Death Proof IV : Evel Knievel

While it would be complete & utter folly to hold up my Death Proof series as examples of great (or even, having just reread them, marginally acceptable) pieces of writing up on this site – they were most certainly the most fun to do.  By a long shot.

(They also rack up some of the most hits of any posts here – though Jasper’s Robocop piece is still the most popular thing in the site’s history… goddammit)

The idea there was, simply enough: celebrate stuntmen & stuntwomen.  That’s it. 

And while the three posts I did write covered a fair amount of ground – there’s still more singing owed these unsung heroes. 

Most notably… I never did write about Evel Knievel.

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Death Proof III: Gods

Here we are – last in the series, folks.  If you’re still tuning in to read me ramble about this stuff, God love you for it.  And if you really enjoyed it, check out the next series the Desk will be putting up in which Yaz and myself critically dissect our favorite action flicks.  Sort of a sister piece to this series but of a much different tone – the idea being to comment upon the merits (non-ironic use of the word there) of the films themselves as films.  And I’m really excited for that.  Yaz will likely contribute to the first post in the series, being that he’s apparently got one in the chamber and I’m too busy watching Long Way Round this week.

So that’s just around the bend.  But before we get there, here’s the final post in the Death Proof series.  In the first, Yaz and me talked about the faces of our franchises: the Action Star.  Then, I compared the spectacular, revolutionary car chases in Bullitt and the Italian Job.  But let’s break it down a bit further and end praising a few legendary individuals from the field.

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Death Proof II: The Italian Job & Bullitt

Ah, the car chase.  A fundamental building block of the action genre, a good car chase is easy to take for granted nowadays – and for good reason.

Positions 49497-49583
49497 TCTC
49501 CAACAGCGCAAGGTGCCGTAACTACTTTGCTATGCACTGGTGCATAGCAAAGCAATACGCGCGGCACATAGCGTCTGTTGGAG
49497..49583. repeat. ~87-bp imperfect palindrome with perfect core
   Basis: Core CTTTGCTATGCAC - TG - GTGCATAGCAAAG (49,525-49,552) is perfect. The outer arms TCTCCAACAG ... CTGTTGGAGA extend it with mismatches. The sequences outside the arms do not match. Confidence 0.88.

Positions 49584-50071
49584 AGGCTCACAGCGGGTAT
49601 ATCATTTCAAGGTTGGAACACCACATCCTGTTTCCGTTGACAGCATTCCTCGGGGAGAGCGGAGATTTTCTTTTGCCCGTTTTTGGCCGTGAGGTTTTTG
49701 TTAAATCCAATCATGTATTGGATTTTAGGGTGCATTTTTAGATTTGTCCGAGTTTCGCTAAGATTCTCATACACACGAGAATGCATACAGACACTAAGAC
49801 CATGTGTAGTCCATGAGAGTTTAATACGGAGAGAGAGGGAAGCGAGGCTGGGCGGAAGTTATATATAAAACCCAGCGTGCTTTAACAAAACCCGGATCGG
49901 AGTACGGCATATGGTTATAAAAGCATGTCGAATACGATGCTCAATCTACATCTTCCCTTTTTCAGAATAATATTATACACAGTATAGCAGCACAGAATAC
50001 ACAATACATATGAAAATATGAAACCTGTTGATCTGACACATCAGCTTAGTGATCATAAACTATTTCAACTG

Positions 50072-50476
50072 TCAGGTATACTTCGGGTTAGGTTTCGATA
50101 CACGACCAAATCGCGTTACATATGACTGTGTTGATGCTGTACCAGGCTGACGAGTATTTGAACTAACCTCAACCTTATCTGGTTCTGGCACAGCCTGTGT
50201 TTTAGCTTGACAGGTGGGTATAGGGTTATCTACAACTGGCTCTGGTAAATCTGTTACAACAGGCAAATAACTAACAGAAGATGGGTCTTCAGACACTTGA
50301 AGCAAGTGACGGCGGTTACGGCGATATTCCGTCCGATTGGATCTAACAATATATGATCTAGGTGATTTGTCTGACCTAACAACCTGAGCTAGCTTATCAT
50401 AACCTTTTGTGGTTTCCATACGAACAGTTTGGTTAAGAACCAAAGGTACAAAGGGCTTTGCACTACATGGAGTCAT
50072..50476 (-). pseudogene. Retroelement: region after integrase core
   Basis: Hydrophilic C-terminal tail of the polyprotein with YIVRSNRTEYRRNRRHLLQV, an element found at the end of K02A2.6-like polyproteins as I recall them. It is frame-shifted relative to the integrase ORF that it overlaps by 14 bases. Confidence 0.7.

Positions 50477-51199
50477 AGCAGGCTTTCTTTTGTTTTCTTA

It’s not a reflection on the stuntmen themselves – the drivers have not gotten worse.  It’s just few and far between that a film highlights the inherent skill involved in coordinating a car chase.  Instead, it’s glossed over with CGI, lightning-quick cuts, and more often than not, a Christ-awful Modern Rock soundtrack.  You can put a guy in a flame retardant suit and have him roll his Chevy Nova through the air between two skyscrapers and I will be rendered incapable of caring if you make me listen to Nickleback at the same time.

Popular taste has almost neutered the car chase.  People have attention spans that can only be measured in nanoseconds.  As much as I love the patently retarded Fast & Furious series (because it sorta gets that it’s patently retarded) it’s far more indicative of what people want to see nowadays.  But here, let’s chalk up another post in the Death Proof series and applaud the totally fucking rad car chases of times gone by as we compare two classics: The Italian Job and Bullitt. 

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Death Proof: A Salute to Stuntmen I

I’ve garnered an immense amount of respect for the action film genre in my life, even holding onto the dream for a few years when I was a kid that one day I’d be a stuntman and get paid to jump-kick off of walls with a Beretta in one hand and another fucking Beretta in the other.  I vividly recall moments from my childhood that began with me and/or my cousins (usually “and”) daring each other to do something ridiculously dangerous, ultimately and inevitably ending with something being caught on fire.  When my dad gave me a video camera one summer, we realized how tame our ideas had always been – with the advent of cinema into the equation, the flood gates of stupid opened up and we busily went about trying to out-do ourselves.

My wrist still clicks like a motherfucker after the go-kart went too wide and I flew off my skateboard and broke it (my wrist, not my skateboard).  No fires that day, but I guarantee we would have gotten to it if I hadn’t had to be a little bitch and go to the hospital.

The stunts are, obviously, what make any action movie worth watching.  It damn sure isn’t the plot I liked about The Transporter.  Without these men, women and their impressive brass balls, some of my favorite cinematic experiences would never have happened.  I personally don’t want to think of a world without Lethal Weapon.  Somewhere out there is an alternate reality in which Jean Claude Van Damme is an accountant and it is just wrong to even think about.

And so, Hollywood Stunt Association, today I salute you and the brilliant work you’ve done by starting what’s going to be an on-again/off-again series – a celebration of the action film genre.   

Today, the faces of franchises – the action stars.  Guys who, at a certain point, said This is what I will do now.  Not to break out into “serious” acting, not just for the paycheck – but the guys who legitimately made the genre their life’s work, pouring their damn hearts into it.

Read on for my (and Yaz‘s) personal favorites. Continue reading